We happened upon Indian Mound Park by accident. We were out exploring on our way to "Old Englewood" when we spotted a small county park sign. Pillywiggins are curious by nature so we hung a left to follow the arrow.
The park sits on beautiful Lemon Bay. It has a nice boat launch, a canoe/kayak launch and a large parking lot for boat trailers. Visitors can enjoy fishing, a hiking trail or use the park's pavilion, restrooms, picnic tables & BBQ grills. What makes this park so unique? Indian Mound Park is also a historical archeological site.
Indian Mound Park, also known as Paulsen Point or the Paulsen Point Midden, was occupied by native people called The Manasota Culture from roughly 500 BCE to 900 AD. In the 1960's, before the park was created, an archeological excavation was undertaken by Ripley B. Bullen. It was determined that Paulsen Point was inhabited during four Florida cultural periods from 1,000 BC to 1,400 AD beginning with the Orange Period and the first appearance of ceramics and extending into the Safety Harbor Culture (900 AD to the 1700's).
No burial mounds were found at Paulsen Point although lower levels of the midden do contain human bone; remains of the earliest inhabitants. At least 13 burials were uncovered here but it's possible there were others. (There are reports this site was looted prior to the archeological excavation.) Paulsen Point Midden is the byproduct of longterm human use. It is not considered a ceremonial site.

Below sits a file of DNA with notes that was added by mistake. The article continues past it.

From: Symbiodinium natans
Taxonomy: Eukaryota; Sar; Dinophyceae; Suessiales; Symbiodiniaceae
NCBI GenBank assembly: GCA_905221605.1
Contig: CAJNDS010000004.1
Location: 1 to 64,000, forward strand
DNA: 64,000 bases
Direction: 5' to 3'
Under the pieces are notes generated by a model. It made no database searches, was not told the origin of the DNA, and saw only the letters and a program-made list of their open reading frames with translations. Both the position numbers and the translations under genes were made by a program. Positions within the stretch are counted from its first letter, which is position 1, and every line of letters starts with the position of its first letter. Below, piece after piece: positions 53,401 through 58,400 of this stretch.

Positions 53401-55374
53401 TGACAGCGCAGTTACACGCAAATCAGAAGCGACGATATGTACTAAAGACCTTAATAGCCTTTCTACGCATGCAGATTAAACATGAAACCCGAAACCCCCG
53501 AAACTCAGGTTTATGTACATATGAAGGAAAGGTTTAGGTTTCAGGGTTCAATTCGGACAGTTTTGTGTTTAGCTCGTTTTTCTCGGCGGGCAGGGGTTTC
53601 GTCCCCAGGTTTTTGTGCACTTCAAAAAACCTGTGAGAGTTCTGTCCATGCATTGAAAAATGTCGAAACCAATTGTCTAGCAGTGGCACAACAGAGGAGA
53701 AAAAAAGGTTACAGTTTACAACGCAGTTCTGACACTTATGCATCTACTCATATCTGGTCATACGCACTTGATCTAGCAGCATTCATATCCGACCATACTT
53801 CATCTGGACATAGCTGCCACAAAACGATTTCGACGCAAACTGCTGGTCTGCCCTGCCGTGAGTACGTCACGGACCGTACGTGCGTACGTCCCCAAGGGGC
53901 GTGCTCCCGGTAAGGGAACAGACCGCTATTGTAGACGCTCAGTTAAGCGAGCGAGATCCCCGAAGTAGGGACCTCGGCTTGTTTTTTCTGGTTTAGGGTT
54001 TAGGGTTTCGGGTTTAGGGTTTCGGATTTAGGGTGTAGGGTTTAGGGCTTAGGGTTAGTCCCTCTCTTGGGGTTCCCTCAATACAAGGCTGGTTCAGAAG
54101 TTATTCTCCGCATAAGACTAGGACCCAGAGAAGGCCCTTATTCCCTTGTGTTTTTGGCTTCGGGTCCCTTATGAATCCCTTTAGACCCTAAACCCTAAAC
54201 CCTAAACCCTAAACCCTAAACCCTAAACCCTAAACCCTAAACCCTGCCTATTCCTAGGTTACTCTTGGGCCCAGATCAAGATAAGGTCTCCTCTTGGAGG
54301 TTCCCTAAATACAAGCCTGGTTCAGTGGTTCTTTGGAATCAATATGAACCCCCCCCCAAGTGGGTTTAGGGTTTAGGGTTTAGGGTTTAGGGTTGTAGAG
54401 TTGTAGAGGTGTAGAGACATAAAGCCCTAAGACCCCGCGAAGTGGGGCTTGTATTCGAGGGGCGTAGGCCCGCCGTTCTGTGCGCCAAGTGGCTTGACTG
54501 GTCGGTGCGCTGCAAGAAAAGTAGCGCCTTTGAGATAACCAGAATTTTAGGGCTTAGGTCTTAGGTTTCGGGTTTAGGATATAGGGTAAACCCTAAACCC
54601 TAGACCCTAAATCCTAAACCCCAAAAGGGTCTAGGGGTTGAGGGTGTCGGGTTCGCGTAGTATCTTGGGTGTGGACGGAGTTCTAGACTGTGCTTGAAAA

The 1960's excavations revealed early inhabitants of Paulsen Point enjoyed a varied diet of seafood, shellfish and land mammals such as deer. This area also supports a wide variety of edible plants, berries & fruits.
It doesn't take long to explore Indian Mound Park but what we learned in that short amount of time was very interesting. It's worth checking out. We didn't find anything else like it during our stay but we later learned Paulsen Point is 1 of 8 archeological sites on Florida's public land. Indian Mound Park is located at 210 Winsor Avenue in Englewood. The park is open daily from 6 am until midnight.
Cherokee Street Park, part of Charlotte Harbor Aquatic Preserves, is less than 1/2 mile away from Indian Mound. Yep, we turned off for another sign as we continued up Winsor Avenue toward Old Englewood. We spent a few minutes scanning Lemon Bay for manatee. We didn't spot any manatee but we were digging the informational signage posted in the parks. Another sign we were happy to see - Cherokee Street is a dog-friendly park! Good to know if you're traveling with pets.
We had wandered off course a bit but we were still only a few blocks away from our intended destination. Stay tuned! Our next blog post features local art, a one-of-a-kind statue garden & the funky salvage shop we found in Old Englewood.
Greetings! My name is Julie. I'm a bookkeeper by trade, an artisan by choice & the author of this blog by default. :)